Author Profile: Bernard Cornwell

I thought I would start a series of author profiles, highlighting a new author each week. The profiles are intended to give you some background information about each author: where they grew up, how they got started, what they’ve written, things of that nature. I thought I would start with Bernard Cornwell, since he’s my […]

The Diffusion of the Stirrup into Medieval Western Europe

One of the most important advances in military technology came with the invention of the stirrup. The stirrup allowed warriors on horseback to use the power of horse and rider to deliver more powerful spear thrusts from a mounted position. With the stirrup, riders could rest the lance between the upper arm and the body […]

A Song of Ice and Fire (George R.R. Martin) on HBO

Here’s the latest news on A Song of Ice and Fire for HBO. From George R.R. Martin himself.
Ice & Fire on HBO

Medieval Historical Fiction Novel of the Week

The Evening of the World: A Romance of the Dark Ages (Dark Ages Trilogy) by Allan Massie
*this novel borders on the late Roman, early medieval period
Paperback - 304 pages
Publisher - Orion Publishing (June 1, 2002)
Description:

The Evening of the World is set in the period of the barbarian invasions. Its hero is a young Roman nobleman […]

Review of Acacia

David Anthony Durham steps into the world of fantasy with his latest novel Acacia: Book One: The War With the Mein. Most known for his historical fiction novels — Gabriel’s Story, Walk Through Darkness, and Pride of Carthage — Durham seems born for the fantasy genre. His characters are compelling, always changing, complex, and the […]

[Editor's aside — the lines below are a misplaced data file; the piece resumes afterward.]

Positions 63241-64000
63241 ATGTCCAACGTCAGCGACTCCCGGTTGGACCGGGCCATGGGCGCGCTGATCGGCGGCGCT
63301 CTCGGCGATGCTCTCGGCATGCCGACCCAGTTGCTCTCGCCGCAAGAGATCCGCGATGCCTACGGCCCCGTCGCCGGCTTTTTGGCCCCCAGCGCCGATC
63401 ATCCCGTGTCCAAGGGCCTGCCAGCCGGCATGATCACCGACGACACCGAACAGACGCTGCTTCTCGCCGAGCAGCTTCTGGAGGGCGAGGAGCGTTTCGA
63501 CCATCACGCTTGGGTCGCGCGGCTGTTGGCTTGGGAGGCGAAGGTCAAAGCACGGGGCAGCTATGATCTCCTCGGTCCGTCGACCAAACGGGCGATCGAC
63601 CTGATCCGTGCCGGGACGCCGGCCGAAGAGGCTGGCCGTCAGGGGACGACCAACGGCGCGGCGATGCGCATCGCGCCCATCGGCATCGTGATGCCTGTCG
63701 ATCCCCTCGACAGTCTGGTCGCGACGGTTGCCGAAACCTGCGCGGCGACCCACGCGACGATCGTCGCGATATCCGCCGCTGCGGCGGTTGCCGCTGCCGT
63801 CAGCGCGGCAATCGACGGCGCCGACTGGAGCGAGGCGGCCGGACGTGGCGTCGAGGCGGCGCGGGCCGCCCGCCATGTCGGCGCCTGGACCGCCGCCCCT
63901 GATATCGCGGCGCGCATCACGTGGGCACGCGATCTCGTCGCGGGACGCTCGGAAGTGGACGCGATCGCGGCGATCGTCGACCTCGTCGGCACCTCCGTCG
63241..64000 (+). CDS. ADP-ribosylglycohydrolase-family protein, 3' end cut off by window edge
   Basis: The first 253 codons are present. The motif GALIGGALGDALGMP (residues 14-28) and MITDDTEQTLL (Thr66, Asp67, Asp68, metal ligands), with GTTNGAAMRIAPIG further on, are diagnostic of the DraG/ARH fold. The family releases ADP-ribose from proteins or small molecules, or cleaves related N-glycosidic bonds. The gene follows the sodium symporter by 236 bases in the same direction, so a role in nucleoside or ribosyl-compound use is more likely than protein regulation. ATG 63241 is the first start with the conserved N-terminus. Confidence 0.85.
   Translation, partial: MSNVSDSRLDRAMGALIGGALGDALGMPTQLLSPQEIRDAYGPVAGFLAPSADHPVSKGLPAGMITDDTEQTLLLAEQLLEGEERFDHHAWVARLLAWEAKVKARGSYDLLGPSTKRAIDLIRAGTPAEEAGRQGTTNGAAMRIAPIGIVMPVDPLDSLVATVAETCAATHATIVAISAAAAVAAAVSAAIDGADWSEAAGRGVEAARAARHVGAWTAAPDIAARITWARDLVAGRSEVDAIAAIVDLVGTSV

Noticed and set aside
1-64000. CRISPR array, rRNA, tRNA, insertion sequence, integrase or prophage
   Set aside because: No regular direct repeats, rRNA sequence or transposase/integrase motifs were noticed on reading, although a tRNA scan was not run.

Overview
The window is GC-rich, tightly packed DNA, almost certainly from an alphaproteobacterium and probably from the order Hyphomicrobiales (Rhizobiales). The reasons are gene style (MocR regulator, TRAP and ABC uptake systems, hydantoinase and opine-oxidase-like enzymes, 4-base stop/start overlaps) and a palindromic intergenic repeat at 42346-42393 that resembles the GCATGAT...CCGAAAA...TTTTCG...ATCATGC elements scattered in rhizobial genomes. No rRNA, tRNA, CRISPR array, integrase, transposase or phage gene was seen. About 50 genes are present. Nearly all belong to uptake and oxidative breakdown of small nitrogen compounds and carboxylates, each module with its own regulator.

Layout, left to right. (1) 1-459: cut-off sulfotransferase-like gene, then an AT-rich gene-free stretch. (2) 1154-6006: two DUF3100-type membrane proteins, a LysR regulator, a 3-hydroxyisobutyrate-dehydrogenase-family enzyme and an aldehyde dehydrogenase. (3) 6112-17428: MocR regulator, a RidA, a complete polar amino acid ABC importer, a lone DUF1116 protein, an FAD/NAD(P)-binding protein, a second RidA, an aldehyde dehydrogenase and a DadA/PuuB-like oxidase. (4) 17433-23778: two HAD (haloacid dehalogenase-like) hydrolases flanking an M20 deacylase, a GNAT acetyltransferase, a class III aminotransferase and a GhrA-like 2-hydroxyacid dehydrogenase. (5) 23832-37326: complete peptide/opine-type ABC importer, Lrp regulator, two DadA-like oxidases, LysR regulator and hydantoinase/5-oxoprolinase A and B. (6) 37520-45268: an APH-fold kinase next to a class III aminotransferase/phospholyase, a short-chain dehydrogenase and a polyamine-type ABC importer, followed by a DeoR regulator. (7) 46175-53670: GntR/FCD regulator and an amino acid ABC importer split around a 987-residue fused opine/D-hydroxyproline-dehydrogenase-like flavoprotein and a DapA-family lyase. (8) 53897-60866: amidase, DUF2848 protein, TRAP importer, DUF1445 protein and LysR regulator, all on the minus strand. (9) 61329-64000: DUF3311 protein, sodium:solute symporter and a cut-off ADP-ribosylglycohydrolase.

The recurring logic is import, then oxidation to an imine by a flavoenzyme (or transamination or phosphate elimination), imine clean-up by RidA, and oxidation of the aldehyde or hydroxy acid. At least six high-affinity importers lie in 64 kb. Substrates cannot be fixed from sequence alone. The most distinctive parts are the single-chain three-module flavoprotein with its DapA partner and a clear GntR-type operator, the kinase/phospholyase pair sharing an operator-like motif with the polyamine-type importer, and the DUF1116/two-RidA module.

Medieval History Term of the Week: Pavise

Pavise
[pav-is]
1. Large, free-standing shield on hinged support used by archers and crossbowmen as protection when shooting. (Seward, Desmond. Henry V: The Scourge of God, 223)
2. Large rectangular shield carried by spearmen or shield bearers (pavisers) and used to provide cover for crossbowmen. (Wise, Terence. Medieval Warfare, 250)
*term definitions retrieved from Netserf’s Medieval Glossary (http://www.netserf.org/Glossary)

Medieval Historical Fiction Novel of the Week

War of the Gods by Poul Anderson
Paperback - 304 pages
Publisher - Tor Fantasy; Reprint edition (February 15, 1999)
Average Customer Review on Amazon - 3 stars
Editorial Review from Kirkus Reviews:
Veteran pro Anderson (The Fleet of Stars, p. 26, etc.) offers a Dark Age saga based on Old Scandinavian mythology and the exploits of the legendary Danish […]

Novel: 3rd Revision Complete

I finished typing up the third revision to my novel last week. I think it will take at least two more revisions — though not as time consuming as the first three — to get the novel to a point where I can start shopping it around to agents. Revision is such an important part […]

Medieval History Term of the Week: Enceinte

Enceinte
[en-seynt, ahn-sant]
Etymology: French, from Old French, enclosing wall, from enceindre to surround, from Latin incingere, from in- + cingere to gird
An enclosing wall, usually exterior, of a fortified place. (Gies, Joseph and Francis. Life in a Medieval Castle, 226)

What is Urban Fantasy?

When talking about fantasy novels, what does the term ”urban fantasy” refer to? I haven’t read many urban fantasy novels myself, but according to wikipedia, urban fantasy is:
A subset of contemporary fantasy, consisting of magical novels and stories set in contemporary, real-world, urban settings–as opposed to ‘traditional’ fantasy set in wholly imaginary landscapes, even ones containing imaginary cities, or having […]